Use the timeslots keyword and the timeslot argument to specify the time slots to be included in the CEM channel. The list of time slots may include commas and hyphens with no spaces between the numbers.

Note The speed keyword is not currently supported.

Step 5 

end

Example:

Router(config-controller)# end

Exits controller configuration mode and returns to privileged EXEC mode.

Using CEM Classes

A CEM class allows you to create a single configuration template for multiple CEM pseudowires.


Note The CEM parameters at the local and remote ends of a CEM circuit must match; otherwise, the pseudowire between the local and remote PE routers will not come up.


Follow these steps to configure a CEM class:

SUMMARY STEPS

1. enable

2. configure terminal

3. class cem classname

4. payload-size size

5. dejitter-buffer size

6. idle-pattern {pattern | length pattern1 [pattern2]}

7. exit

8. interface cem slot/subslot/port

9. no ip address

10. cem slot/subslot/port

11. cem group-number

12. xconnect peer-ip-address vc-id {encapsulation {l2tpv3 [manual] | mpls [manual]} | pw-class pw-class-name} [pw-class pw-class-name] [sequencing {transmit | receive | both}]

13. exit

14. exit

DETAILED STEPS

 
Command
Purpose

Step 1 

enable

Example:

Router> enable

Enables privileged EXEC mode.

Enter your password if prompted.

Step 2 

configure terminal

Example:

Router# configure terminal

Enters global configuration mode.

Step 3 

class cem class-name

Example:

Router(config)# class cem mycemclass

Creates a new CEM class

Step 4 

payload-size size

dejitter-buffer size

idle-pattern {pattern | length pattern1 [pattern2]}

Example:

Router(config-cem-class)# payload-size 512

dejitter-buffer 10

idle-pattern 0x55

Enter the configuration commands common to the CEM class. This example specifies a sample rate, payload size, dejitter buffer, and idle pattern.

Step 5 

exit

Example:

Router(config-cem-class)# exit

Returns to global configuration mode.

Step 6 

interface cem slot/subslot/port

no ip address

cem id

xconnect peer-router-id vcid encapsulation mpls | pw-class pw-class-name

Example:

Router(config)# interface cem 0/0/0

Router(config-if)# no ip address

Router(config-if)# cem 0

Router(config-if-cem)# xconnect 10.10.10.10 200 encapsulation mpls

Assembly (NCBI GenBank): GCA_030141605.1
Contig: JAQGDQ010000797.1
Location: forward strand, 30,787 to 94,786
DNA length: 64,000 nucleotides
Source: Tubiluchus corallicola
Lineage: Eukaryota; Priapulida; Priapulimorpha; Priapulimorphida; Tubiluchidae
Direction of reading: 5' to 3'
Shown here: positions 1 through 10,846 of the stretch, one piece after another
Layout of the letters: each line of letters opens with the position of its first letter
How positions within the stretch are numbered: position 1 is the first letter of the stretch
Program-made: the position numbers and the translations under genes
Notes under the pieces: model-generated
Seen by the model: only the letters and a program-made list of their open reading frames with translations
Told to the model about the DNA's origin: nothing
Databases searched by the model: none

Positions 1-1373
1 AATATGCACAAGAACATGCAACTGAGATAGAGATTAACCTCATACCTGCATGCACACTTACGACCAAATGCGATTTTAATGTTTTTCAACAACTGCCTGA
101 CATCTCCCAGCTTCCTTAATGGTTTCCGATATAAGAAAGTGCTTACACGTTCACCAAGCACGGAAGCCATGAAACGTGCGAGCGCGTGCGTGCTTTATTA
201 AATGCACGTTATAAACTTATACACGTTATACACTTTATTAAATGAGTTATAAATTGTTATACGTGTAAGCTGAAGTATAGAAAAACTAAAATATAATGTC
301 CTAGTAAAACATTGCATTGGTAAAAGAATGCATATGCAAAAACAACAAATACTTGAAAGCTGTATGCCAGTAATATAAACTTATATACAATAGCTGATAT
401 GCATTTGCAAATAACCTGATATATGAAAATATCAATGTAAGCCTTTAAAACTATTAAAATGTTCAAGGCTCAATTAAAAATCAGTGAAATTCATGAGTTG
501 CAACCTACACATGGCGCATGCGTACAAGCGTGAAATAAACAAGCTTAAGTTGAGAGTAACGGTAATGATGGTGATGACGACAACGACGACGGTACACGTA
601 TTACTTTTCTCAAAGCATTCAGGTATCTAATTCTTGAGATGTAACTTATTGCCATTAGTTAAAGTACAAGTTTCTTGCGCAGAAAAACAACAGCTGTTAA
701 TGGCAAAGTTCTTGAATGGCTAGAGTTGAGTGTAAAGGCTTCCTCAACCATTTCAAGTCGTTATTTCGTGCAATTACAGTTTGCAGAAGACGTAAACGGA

Configures the CEM interface for use with the new CEM class.

Note The use of the xconnect command can vary depending on the type of pseudowire you are configuring.

Step 7 

exit

Example:

Router(config-if-cem)# exit

Router(config-if)#

Exits the CEM interface.

Step 8 

exit

Example:
Router(config)# exit

Router#

Exits configuration mode.

Configuring CEM Parameters

The following sections describe the parameters you can configure for CEM circuits.

Configuring Payload Size

Setting the Dejitter Buffer Size

Setting an Idle Pattern

Enabling Dummy Mode

Setting a Dummy Pattern

Shutting Down a CEM Channel


Note The CEM parameters at the local and remote ends of a CEM circuit must match; otherwise, the pseudowire between the local and remote PE routers will not come up.


Configuring Payload Size

To specify the number of bytes encapsulated into a single IP packet, use the payload-size command. The size argument specifies the number of bytes in the payload of each packet. The range is from 32 to 1312 bytes.

Default payload sizes for an unstructured CEM channel are as follows:

E1 = 256 bytes

T1 = 192 bytes

DS0 = 32 bytes

Default payload sizes for a structured CEM channel depend on the number of time slots that constitute the channel. Payload size (L in bytes), number of time slots (N), and packetization delay (D in milliseconds) have the following relationship: L = 8 x N x D. The default payload size is selected in such a way that the packetization delay is always 1 millisecond. For example, a structured CEM channel of 16xDS0 has a default payload size of 128 bytes.

The payload size must be an integer of the multiple of the number of time slots for structured CEM channels.


Note Payload size configuration is optional.